Although we talk about ideas as being "planted" in our minds, we don't think of our brains as fields much any more. We are much more likely to imagine our minds as similar to tape recorders or computers, where data is entered and stored until we need it. That's not a bad image for the way faith works.

If you are a parent, you may have been surprised by hearing your grown children speak to their own children just as you used to do -- in exactly the same words! Those words had been lying dormant in your offsprings minds until they reached the time of life when they were needed to warn or scold or comfort the next generation. We may only have a brief conversation with someone, but God can use those words in the life­long dialogue that God carries on with that person through other individuals just like us. Maybe our words will only start the process, plant the original seed. Maybe they will reinforce something that others have already said. In some cases, our words may be the deciding influence that will mean a dramatic change in someone's life. Only time will tell.

I once sat at a table in Germany with a group of air force chaplains as they relaxed and traded stories about military bases around the world where they had served. It turned out that two of them had served on the same base, one after the other. Naturally, they soon began to play "Did you know so­-and-so on that base?" Among the names they knew in common, one couple stood out. The chaplain who had been on that base first described the difficulties and despair those two people had wrestled with. He ended by saying, "I worked with them as best I could, but nothing seemed to help. I wonder if they are still together." "Together?" the second chaplain said, "You should see them now. They are the mainstays of our program there, and they speak so highly of the way your words made a difference in their lives." That chaplain was lucky, most of the time we never get to learn the results of our efforts. We try to express our faith to someone else -- a school friend, a co­worker, an invalid, a relative -- and then we move away, they take another job, or we lose track of them in some other way. But God knows how that timely word from you may bring results in the years that follow.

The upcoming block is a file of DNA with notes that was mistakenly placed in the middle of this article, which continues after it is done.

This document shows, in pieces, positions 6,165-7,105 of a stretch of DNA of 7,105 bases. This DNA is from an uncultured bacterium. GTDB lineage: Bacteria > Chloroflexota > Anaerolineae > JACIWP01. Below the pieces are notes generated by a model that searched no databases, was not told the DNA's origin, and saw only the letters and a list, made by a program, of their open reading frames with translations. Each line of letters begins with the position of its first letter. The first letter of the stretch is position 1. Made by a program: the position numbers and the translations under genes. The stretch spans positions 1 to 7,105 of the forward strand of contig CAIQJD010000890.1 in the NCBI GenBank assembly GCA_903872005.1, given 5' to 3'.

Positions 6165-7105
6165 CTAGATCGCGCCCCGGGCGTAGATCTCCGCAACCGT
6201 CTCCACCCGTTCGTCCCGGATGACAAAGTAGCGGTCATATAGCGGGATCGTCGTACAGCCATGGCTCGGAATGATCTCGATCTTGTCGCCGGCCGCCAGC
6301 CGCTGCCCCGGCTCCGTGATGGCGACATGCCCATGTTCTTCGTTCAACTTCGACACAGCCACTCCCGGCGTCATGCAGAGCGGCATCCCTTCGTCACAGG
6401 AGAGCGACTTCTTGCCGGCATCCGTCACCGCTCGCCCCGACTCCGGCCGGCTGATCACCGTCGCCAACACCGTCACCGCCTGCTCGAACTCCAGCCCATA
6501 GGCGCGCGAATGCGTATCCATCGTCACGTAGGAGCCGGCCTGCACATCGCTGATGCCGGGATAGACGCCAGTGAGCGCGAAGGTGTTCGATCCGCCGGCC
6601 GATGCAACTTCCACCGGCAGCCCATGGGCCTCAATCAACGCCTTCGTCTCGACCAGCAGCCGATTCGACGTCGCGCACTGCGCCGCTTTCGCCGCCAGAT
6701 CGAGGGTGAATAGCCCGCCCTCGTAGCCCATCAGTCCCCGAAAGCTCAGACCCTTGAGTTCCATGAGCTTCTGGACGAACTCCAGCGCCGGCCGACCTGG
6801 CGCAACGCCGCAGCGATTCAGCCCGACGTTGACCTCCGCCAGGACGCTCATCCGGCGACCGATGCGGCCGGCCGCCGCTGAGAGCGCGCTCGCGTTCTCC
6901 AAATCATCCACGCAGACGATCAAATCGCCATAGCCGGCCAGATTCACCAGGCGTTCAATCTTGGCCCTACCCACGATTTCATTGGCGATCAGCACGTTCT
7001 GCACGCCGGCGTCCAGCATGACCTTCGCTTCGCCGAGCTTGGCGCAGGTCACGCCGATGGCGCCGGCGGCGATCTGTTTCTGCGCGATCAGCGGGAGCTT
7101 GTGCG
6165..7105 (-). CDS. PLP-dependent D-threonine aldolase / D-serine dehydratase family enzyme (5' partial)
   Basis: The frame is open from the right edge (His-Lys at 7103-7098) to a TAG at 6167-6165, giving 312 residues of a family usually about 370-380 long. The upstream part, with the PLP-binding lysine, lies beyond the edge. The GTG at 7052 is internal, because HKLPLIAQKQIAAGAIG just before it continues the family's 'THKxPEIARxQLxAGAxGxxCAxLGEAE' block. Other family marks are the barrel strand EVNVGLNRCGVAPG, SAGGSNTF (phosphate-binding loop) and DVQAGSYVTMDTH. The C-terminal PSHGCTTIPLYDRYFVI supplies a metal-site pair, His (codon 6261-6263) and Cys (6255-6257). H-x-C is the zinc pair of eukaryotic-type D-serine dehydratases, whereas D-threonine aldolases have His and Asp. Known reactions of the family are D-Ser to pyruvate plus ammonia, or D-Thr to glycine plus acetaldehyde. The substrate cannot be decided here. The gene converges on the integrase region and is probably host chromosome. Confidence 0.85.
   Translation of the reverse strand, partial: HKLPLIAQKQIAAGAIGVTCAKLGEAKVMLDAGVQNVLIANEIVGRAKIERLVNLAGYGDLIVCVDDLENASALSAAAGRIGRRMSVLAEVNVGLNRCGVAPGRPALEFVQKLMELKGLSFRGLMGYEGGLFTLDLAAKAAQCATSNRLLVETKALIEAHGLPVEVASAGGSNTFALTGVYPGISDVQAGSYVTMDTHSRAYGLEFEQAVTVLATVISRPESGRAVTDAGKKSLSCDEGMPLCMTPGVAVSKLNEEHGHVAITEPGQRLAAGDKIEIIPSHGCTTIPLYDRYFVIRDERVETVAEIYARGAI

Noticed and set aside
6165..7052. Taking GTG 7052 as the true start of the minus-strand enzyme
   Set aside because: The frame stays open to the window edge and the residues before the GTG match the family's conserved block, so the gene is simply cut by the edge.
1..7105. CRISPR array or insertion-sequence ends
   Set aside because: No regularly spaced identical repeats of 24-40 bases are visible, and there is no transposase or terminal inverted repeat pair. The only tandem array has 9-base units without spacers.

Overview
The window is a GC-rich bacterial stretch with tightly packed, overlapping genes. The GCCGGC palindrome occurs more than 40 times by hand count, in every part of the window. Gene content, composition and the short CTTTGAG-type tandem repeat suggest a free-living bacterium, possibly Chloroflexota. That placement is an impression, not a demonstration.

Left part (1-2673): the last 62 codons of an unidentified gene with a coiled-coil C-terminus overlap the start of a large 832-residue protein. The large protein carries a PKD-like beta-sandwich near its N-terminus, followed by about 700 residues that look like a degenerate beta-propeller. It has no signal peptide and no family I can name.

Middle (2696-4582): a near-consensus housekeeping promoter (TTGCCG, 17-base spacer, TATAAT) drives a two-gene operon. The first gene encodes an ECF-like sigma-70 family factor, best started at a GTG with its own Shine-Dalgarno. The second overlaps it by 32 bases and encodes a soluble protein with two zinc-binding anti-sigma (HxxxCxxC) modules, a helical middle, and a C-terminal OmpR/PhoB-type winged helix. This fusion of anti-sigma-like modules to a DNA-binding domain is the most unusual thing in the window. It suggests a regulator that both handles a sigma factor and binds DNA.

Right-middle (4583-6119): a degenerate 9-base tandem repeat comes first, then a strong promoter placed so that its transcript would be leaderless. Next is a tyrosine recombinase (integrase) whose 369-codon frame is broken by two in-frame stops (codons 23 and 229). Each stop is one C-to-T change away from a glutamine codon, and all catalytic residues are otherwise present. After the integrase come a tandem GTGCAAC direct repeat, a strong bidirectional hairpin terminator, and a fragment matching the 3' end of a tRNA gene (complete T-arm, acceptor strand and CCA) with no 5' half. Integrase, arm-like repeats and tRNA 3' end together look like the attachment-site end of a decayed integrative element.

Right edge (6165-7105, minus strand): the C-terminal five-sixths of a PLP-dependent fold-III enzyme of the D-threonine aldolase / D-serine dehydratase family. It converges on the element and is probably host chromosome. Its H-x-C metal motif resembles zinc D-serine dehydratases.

Have you ever heard the story of Johnny Appleseed -- that legendary frontiersman who walked across Ohio and other states giving out seeds for fruit­ trees? It is said that many generations benefited from Johnny Appleseed's passion for planting. But just suppose that Johnny was worried about results. Suppose he did not trust to the power of the seeds to grow and the weather and soil to nourish. Suppose he felt personally responsible for getting each and every tree up to the stage where it was producing fruit. How many trees would he have been able to plant in his lifetime? How many counties or states would have looked back to him with gratitude?

So it is with our sharing the word about Jesus Christ. Our job is only to plant the seed. God can then use our efforts to bring forth results far beyond any we could imagine. That's what St. Paul was talking about when he wrote in his first letter to the Corinthians, chapter 3, verse 6: "I planted, Apollos (another Christian) watered, but God gave the increase." Paul saw his job like Johnny Appleseed saw his, plant the seed, and trust the results to God. That is good advice to us as well.